After 30 hours of flying nothing wakes you up like your imminent death.
Costa Rica has night colours you feel you have never seen before. And the intoxicating smell of burnt sugar cane turn evenings into a cloak of potential. I was taking this all in as our driver (that’s him in the picture) was going through the Costa Rican jungle in our taxi panel van at speeds that would have given him poll at Monza. It was at this point he decided to fall asleep. As we veered off the road towards oblivion, 5 international creative directors discarded their world weary coolness for shear terror. One of them grabbed the wheel and we lived. I felt incredibly lucky to be judging the ADC the following day.
The ADC is the oldest ad show in the world. It was formed to show commercial art could be beautiful too. At its heart, the show has always been about craft. It has always been about ideas and things being well made. This core philosophy is even more relevant today than it was when the ADC started in 1920. And, I can’t stress this enough, will be critical to our industries survival in the future.
So, what is getting in the way? I think we are choking on our own jargon, packaging, explanation and case studies. We are lost in the description of things. We are constantly giving context and explaining the background. We use a lot of words like innovation, interactive, digital etc. We need to experience things directly. Not the word but the object or idea. Labels are not things.
The truth is simple.
Our future is not just about packaging things or thinking things. It is about making things.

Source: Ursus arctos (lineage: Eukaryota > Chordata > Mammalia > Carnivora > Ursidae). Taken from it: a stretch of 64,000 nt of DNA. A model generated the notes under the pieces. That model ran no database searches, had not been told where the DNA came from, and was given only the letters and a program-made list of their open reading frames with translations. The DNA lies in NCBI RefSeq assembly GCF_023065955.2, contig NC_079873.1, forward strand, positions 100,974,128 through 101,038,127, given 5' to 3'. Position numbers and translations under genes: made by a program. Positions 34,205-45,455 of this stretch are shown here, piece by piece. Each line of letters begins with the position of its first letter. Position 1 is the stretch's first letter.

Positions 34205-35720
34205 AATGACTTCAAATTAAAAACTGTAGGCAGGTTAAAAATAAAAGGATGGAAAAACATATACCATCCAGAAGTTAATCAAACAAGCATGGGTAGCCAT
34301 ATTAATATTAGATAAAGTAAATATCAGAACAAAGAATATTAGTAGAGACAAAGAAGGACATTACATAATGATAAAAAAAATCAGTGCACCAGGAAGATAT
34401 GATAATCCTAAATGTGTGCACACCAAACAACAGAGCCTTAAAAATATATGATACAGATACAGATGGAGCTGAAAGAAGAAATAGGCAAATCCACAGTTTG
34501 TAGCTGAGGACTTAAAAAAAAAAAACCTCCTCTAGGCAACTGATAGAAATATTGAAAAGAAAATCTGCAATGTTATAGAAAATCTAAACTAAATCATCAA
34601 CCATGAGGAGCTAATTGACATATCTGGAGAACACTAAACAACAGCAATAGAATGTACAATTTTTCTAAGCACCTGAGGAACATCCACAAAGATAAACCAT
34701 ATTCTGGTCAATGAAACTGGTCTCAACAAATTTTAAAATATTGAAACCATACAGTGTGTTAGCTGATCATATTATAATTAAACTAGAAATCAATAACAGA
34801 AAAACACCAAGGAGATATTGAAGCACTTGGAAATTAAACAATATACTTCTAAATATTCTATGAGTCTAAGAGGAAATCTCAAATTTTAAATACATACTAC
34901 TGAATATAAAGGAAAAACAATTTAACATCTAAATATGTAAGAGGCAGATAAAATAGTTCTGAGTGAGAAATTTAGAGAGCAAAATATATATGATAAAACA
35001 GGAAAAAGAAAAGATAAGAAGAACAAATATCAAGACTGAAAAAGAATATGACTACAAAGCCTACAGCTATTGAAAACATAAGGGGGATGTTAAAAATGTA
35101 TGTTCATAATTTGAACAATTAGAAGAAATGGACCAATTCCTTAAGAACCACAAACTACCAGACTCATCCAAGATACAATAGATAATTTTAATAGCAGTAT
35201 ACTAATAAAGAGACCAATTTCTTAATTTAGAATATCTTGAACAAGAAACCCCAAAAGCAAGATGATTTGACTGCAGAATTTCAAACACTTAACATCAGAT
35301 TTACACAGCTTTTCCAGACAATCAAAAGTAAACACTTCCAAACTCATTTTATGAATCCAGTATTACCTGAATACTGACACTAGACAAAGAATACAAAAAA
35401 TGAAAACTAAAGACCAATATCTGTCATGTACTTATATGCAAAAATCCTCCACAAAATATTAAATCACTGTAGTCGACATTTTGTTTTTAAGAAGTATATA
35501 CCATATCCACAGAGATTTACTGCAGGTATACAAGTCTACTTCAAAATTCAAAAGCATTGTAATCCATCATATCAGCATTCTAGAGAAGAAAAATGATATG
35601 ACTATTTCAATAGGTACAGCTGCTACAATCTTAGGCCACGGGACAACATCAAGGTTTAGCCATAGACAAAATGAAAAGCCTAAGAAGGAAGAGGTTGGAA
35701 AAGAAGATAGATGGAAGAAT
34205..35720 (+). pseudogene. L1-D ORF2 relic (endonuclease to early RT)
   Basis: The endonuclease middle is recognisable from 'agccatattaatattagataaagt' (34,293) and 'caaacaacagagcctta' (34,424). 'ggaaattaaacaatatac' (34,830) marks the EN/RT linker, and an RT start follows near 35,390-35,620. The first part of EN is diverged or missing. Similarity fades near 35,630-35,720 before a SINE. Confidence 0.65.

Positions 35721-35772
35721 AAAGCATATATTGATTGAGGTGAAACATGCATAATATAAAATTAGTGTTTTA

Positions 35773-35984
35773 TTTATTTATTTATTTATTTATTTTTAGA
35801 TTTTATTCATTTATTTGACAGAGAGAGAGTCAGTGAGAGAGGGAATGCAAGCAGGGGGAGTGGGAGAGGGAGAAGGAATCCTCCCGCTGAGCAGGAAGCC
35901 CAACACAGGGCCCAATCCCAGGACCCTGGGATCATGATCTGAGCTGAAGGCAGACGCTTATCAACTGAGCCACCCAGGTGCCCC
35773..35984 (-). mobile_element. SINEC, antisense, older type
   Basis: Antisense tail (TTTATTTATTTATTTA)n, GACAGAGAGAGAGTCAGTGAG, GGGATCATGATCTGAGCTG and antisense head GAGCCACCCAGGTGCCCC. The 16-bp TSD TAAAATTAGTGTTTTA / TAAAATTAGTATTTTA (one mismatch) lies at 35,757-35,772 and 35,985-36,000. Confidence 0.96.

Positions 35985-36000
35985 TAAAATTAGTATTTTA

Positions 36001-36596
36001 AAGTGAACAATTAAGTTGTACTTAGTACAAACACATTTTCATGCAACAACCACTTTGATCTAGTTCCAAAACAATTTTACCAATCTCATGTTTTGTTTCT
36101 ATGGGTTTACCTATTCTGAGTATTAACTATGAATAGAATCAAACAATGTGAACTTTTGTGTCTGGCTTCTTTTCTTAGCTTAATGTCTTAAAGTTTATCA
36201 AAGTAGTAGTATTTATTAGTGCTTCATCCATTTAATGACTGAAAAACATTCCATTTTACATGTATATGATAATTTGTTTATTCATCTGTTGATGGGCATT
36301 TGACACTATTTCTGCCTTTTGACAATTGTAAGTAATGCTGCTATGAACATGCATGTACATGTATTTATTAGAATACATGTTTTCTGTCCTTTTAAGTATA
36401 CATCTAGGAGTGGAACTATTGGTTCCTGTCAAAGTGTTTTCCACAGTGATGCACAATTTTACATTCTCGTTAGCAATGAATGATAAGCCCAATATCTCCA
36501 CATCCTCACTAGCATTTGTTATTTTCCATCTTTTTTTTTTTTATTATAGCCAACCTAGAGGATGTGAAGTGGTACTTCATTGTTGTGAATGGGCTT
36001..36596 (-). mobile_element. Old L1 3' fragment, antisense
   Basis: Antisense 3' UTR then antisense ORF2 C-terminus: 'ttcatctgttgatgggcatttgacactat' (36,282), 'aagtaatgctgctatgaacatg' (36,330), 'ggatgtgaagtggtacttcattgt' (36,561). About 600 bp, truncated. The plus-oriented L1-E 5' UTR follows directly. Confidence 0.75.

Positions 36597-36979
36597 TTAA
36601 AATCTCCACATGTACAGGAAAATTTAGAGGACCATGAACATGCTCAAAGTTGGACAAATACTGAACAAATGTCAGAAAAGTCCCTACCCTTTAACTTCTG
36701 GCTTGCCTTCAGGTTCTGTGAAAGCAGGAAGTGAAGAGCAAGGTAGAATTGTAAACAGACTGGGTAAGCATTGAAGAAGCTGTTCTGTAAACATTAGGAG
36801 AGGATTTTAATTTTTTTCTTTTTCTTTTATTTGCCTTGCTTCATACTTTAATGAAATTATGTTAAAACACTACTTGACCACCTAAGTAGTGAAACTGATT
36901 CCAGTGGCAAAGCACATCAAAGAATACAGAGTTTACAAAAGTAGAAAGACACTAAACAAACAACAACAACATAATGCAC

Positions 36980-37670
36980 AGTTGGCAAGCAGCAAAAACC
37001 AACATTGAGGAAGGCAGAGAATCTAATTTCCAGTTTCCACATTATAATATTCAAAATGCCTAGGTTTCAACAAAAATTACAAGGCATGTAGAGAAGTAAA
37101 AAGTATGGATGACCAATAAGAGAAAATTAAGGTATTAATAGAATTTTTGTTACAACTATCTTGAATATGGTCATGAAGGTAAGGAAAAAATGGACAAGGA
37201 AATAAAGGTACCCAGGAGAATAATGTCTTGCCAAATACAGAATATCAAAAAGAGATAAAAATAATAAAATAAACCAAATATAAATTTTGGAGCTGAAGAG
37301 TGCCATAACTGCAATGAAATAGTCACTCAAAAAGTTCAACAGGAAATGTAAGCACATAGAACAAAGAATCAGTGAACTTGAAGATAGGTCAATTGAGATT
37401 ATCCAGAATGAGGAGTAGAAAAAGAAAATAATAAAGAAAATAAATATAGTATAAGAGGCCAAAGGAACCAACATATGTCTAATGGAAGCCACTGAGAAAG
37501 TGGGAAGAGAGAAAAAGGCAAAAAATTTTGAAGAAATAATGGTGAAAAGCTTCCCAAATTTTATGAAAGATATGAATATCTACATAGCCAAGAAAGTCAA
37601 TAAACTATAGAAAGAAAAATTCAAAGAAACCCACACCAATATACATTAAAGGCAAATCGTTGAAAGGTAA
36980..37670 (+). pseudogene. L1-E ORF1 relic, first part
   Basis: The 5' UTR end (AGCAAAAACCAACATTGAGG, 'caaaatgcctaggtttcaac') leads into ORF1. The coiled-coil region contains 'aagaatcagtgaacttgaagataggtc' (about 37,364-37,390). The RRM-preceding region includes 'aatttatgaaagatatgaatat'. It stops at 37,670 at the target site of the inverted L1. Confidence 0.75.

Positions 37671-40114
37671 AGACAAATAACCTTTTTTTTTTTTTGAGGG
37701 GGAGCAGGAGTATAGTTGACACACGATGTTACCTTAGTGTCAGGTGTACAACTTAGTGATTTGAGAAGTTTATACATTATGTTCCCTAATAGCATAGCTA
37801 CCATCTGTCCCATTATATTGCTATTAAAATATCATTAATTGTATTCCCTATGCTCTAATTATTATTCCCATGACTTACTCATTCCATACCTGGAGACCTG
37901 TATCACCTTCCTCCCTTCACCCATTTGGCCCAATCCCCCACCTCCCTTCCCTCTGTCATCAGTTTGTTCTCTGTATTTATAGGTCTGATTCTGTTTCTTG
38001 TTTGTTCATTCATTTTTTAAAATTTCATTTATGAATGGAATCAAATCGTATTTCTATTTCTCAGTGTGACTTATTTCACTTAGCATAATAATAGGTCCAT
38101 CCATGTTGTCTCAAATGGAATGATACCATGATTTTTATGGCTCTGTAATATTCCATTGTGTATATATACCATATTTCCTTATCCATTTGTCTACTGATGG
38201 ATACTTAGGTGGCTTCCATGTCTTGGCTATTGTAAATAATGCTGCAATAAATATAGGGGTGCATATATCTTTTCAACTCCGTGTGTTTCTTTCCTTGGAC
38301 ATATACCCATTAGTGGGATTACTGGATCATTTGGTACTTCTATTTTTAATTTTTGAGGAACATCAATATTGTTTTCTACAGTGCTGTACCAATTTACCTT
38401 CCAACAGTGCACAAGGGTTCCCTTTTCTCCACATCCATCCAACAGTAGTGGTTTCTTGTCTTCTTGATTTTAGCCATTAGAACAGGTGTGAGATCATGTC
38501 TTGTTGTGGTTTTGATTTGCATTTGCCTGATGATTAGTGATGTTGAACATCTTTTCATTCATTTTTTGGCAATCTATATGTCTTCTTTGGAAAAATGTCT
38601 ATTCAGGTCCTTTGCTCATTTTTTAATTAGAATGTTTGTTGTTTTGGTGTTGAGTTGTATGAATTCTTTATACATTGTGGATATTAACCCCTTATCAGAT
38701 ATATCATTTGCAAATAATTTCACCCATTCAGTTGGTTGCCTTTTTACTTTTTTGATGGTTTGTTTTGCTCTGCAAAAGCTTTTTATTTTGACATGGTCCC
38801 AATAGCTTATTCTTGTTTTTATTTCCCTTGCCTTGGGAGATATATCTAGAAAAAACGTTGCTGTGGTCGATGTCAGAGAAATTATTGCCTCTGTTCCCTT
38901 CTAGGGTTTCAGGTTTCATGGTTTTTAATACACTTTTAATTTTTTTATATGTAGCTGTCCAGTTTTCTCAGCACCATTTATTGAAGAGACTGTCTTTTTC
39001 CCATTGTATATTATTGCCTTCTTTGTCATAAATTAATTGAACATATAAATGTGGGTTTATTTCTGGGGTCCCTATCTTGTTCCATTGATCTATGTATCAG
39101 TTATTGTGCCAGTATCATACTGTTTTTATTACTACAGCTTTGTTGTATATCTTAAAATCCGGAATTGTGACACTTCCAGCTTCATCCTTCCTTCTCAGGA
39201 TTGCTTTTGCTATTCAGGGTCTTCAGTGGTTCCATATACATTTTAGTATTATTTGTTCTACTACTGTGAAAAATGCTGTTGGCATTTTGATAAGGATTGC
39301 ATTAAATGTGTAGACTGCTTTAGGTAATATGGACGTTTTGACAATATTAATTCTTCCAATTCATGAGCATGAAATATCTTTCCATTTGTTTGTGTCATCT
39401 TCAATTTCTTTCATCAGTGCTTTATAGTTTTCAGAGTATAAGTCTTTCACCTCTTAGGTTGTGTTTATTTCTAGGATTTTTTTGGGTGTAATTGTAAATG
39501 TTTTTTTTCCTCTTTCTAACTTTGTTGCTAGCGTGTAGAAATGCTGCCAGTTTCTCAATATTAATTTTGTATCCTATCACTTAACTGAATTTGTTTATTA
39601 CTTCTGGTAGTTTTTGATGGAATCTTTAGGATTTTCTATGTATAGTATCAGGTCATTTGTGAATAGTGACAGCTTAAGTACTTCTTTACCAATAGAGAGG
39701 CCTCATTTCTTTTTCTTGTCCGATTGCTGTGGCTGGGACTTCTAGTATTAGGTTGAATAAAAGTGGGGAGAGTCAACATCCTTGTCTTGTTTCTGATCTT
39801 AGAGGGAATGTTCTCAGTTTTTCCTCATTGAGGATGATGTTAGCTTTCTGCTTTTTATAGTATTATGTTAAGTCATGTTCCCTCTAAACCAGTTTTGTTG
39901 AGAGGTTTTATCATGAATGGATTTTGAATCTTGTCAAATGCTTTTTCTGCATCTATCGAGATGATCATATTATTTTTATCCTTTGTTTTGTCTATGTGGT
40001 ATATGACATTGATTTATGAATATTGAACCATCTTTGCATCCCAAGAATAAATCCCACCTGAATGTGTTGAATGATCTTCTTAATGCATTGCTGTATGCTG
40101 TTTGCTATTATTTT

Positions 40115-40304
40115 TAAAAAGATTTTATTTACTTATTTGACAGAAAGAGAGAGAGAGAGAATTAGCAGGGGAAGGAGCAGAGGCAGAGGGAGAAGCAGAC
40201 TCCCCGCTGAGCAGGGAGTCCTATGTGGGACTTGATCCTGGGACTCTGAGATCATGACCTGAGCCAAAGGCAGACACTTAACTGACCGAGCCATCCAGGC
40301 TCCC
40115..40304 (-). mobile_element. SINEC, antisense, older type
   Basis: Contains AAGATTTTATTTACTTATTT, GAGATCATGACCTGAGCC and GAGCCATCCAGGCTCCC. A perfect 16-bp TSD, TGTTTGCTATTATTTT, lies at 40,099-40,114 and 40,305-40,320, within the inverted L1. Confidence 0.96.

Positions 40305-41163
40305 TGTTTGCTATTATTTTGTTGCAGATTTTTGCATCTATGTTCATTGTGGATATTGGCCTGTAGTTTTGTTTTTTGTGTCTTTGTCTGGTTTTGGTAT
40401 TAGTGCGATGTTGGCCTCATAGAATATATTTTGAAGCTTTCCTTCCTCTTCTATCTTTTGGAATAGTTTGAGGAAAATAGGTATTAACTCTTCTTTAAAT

The problem is every person on the planet now has the power to make things and broadcast them. So, there is only one thing that separates a creative from the other 6 billion people on the planet. Craft.
We have to use our craft to be better than anybody else on the planet to remain relevant. We have to care more.
To make an idea beautifully is one of the most satisfying parts of our business. It is through this lens we looked at the work at the ADC. And when we did, we noticed a few things.
Firstly, it is staggering what some agencies enter into ad shows. Absolute shit. What that tells me is some agencies no longer know what great is. There is not just a gap between average agencies and great ones, there is a chasm. When you look at the current advertising landscape this has serious implications to a lot of agencies surviving.
Secondly, I think case studies are the botox of advertising. There are certain entries that have more craft in the case study than the idea or execution. They make rubbish look better. This is going to become a big problem going forward.
Lastly, when you judge you look at a lot of work pretty quickly. You look at work like a consumer. And when you do, great work stands out. The work that’s going to win is pretty obvious. The formula hasn’t changed and never will. Clarity. Surprise. Craft.
In the end, whether you call it television, content, non broadcast, viral film or anything else is irrelevant. What is relevant is that you feel something when you see something memorable.
What has been interesting is looking at how craft is changing. It is reinventing itself. There are whole new sections of craft that didn’t exist 5 years ago which make judging challenging but the future exciting.
Seeing the work and the effort that has been put into it showed me a simple way this business can get it’s self-respect back. Be better than anybody else.
Judging the ADC reminds me of why I got into the business. It rewards people that have tried harder or pushed further. It rewards people that haven’t done things in the fastest way or the most efficient way. They have rewarded people that have done things the right way.
Craft. A simple word that reminds you that creativity is not a thing but a way.
Thanks for showing me that once again ADC.